Equine Lameness

By July 25, 2017Uncategorized

On the left is a fairly normal radiograph (X-ray) of a horse’s hock.  On the right is a hock demonstrating advanced arthritis.  The arrows point to the distal intertarsal joint (DITJ), one of four major joints that comprise the equine hock.  Note that on the left, the joint space is well-defined, and the margins of the bones are smooth.  On the right, however, the joint space is difficult to make out, and the bones are fuzzy.  This is evidence of active remodeling, as the body attempts to respond to stress and inflammation in the joint by laying down more bone, even as other parts of the bone are resorbed.

 

Interestingly, both horses demonstrate signs of hock soreness, and the radiographic findings do not always correlate to the degree of pain.  When enough new bone is laid down, the joint can effectively fuse.  This is actually not a bad thing in low-motion joints such as the DITJ, as the lack of bone-on-bone grinding action tends to eliminate pain.  Once arthritis is advanced, we sometimes even encourage bony fusion, such as by injecting irritating substances into the joint.  This is not a procedure that is taken lightly, as we would prefer to maintain full use of the joint, but there are cases where this is the best way to maintain comfort.  The horse on the right is unlikely to respond well to more traditional hock injections with steroids and hyaluronic acid due to the severity of his arthritic changes.  Conversely, the horse on the left could likely benefit from anti-inflammatory injections to reduce pain in the joint.  (In any case, the benefits and risks of intra-articular therapy should be carefully considered prior to treatment, and we do not encourage “maintenance” injections.  On the other hand, joint injections can be an important part of multimodal therapy to keep your horse sound, healthy, and happy.)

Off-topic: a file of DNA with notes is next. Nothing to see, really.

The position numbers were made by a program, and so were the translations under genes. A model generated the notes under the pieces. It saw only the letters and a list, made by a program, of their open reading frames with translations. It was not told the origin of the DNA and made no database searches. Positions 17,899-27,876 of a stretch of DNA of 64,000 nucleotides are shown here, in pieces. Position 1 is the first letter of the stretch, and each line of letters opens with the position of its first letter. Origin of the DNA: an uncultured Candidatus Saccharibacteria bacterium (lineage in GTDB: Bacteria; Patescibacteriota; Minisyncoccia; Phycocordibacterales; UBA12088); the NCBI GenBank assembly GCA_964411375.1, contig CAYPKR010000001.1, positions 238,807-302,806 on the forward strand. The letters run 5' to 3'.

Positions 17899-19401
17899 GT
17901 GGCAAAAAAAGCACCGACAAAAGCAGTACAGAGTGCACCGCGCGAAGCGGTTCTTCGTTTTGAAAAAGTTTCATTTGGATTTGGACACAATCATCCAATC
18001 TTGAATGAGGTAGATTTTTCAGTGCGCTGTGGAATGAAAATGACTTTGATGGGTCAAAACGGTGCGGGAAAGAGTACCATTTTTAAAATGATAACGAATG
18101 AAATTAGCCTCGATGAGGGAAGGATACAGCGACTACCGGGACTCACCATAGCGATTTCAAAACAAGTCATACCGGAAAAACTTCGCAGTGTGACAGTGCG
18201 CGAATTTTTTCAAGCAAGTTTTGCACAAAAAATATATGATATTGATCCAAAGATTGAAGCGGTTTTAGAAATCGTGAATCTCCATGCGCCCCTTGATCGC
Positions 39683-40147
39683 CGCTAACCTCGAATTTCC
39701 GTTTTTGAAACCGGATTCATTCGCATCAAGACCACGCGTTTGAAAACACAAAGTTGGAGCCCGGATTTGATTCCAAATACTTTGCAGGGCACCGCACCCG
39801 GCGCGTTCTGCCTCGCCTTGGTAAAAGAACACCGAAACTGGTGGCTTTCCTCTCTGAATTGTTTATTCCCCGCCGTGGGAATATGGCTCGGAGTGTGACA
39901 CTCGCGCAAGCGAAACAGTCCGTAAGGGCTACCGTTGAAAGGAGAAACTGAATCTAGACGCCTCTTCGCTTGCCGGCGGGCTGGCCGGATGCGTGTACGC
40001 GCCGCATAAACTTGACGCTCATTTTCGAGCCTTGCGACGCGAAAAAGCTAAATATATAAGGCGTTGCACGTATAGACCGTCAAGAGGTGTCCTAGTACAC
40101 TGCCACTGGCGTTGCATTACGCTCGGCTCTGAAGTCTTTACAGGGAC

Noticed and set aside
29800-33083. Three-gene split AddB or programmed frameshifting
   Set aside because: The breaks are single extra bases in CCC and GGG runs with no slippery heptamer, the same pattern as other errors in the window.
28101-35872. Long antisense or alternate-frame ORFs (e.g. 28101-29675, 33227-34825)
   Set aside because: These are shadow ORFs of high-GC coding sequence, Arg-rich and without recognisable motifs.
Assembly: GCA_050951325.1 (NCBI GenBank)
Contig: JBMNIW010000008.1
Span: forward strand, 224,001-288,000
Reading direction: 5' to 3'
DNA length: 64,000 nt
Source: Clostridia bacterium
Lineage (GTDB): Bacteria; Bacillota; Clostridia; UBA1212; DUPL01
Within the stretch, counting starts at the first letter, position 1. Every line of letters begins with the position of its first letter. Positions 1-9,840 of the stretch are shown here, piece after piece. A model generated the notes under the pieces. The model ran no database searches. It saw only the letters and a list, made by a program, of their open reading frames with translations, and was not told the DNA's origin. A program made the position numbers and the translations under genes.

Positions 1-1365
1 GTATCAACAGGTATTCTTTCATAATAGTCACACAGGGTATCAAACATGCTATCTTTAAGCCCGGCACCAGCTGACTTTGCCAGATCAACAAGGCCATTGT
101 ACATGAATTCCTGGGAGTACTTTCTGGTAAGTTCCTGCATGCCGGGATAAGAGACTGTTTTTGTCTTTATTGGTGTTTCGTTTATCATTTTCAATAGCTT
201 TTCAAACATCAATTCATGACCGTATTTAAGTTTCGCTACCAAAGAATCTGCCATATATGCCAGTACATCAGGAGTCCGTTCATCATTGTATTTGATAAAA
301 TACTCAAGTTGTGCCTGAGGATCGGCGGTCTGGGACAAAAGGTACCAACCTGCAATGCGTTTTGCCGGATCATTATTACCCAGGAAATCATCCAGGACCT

At Fox Creek Veterinary Hospital, we offer full lameness examinations, gait evaluations, digital radiography, and therapeutic options to treat soft tissue and joint disorders, including intra-articular therapy, IRAP, and PRP.  We also offer chiropractic consultation and oral medications to help with pain and stiffness.  Please contact us at 636-458-6569 with any questions about your equine lameness needs.

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